The Cable News China team in particular is highly regarded for its consistently solid and at times courageous reporting. Memorable stories include a series on the soldiers who conducted China’s nuclear tests in the 1960s and who consequently suffered lasting health problems, and an exclusive interview with labour organizer Li Wangyang, who spent the longest time in prison of anyone jailed for involvement in the 1989 pro-democracy protests. Four days after the interview was broadcast, Li was found dead in suspicious circumstances in a hospital where he was being treated for heart disease.
Hong Kong journalists working on China stories are used to receiving pressure, in the form of phone calls from the Central Liaison Office and other mainland organs. The veteran Cable journalist I spoke to says they would regularly receive such calls.
“One time, a story was broadcast at 9:48 pm and we got a call at 9:50 pm,” he recalled.
Despite this pressure, he said they rarely felt the heat from top management. He said he got the impression that although i-Cable lost money, former boss Peter Woo was proud of the business and did not personally want to sell it.
However, for the past year and a half there has been constant talk of a sale and the senior staffer said that whenever Woo was asked about the future of the TV business, he would avoid the subject, saying it was “very political.”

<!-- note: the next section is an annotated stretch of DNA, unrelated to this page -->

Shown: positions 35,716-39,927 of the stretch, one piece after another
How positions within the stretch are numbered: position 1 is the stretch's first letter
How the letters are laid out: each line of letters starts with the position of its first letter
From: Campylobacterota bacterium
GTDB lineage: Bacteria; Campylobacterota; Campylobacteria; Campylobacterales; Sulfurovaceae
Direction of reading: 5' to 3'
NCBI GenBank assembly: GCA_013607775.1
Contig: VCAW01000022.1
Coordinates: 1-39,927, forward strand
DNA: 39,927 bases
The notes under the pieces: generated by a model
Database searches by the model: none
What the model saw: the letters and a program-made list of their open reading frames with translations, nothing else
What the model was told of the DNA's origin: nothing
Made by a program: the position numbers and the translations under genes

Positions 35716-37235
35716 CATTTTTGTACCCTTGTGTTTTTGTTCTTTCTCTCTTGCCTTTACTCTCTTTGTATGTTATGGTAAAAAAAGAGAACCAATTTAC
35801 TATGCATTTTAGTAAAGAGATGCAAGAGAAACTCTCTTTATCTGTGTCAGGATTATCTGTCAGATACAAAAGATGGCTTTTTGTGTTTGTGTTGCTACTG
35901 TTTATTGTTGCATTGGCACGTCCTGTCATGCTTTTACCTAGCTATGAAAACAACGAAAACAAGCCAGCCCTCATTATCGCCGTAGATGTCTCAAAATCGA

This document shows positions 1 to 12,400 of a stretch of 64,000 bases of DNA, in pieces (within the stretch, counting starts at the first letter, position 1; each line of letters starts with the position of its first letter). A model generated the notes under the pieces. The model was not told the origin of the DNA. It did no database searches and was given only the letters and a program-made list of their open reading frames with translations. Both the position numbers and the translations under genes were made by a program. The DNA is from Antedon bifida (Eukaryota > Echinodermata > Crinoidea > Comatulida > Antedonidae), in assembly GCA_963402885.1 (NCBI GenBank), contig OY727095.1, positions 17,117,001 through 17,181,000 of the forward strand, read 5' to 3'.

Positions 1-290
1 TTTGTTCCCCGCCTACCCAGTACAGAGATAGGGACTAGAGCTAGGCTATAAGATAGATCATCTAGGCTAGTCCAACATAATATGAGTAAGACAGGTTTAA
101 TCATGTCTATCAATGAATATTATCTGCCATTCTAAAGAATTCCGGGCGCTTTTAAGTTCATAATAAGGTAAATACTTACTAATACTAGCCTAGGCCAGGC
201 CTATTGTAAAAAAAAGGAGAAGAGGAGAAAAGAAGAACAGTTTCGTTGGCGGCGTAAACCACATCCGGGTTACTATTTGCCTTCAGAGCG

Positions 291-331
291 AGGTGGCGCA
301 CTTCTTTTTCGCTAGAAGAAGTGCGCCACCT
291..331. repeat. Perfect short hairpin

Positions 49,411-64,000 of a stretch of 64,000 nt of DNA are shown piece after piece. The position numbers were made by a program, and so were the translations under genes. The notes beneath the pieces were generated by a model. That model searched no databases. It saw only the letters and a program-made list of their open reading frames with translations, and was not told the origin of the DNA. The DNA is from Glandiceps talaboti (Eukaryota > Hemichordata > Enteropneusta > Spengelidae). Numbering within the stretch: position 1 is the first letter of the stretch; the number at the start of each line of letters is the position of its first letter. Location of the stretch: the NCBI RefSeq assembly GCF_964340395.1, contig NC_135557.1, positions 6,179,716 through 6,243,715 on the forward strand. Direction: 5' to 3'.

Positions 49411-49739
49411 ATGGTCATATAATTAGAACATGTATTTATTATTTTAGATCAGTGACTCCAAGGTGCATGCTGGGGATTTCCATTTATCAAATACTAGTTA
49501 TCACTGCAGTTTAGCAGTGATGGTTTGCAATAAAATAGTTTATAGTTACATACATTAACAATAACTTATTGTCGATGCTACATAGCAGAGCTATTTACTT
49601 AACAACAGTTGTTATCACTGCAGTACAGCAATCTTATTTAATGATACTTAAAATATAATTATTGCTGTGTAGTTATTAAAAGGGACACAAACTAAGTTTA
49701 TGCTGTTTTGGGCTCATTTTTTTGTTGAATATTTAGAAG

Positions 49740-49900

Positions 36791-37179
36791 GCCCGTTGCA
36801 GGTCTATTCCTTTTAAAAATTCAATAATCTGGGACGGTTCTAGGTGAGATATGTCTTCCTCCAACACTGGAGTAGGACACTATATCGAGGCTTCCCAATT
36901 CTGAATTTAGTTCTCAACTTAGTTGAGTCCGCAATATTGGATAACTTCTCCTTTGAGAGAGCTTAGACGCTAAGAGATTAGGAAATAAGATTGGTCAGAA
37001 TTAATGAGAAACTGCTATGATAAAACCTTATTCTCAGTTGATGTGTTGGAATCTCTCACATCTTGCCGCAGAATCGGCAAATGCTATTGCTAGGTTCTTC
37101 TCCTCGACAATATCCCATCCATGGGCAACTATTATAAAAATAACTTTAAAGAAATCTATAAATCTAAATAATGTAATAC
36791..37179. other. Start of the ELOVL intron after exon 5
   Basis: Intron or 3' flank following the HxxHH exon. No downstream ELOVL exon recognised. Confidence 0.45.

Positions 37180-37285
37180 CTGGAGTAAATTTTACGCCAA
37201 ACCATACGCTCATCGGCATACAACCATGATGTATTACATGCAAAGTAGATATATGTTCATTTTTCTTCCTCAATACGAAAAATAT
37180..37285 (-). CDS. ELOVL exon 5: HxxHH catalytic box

“I would say there’s been one ‘tone’,” said the staffer. “[Woo] keeps stressing that the Xi [Jinping] era is here, it’s really here.”
Since taking power in 2012, president Xi Jinping has moved to consolidate control over the Communist Party and the country through a high-profile anti-corruption campaign, increased control of the media and further silencing of dissident voices.
The likely closure of i-Cable will have a similar impact on press freedom in Hong Kong, the staffer said: “It’s part of Xi Jinping’s move to consolidate and homogenize information and opinion, to spin a good China story.”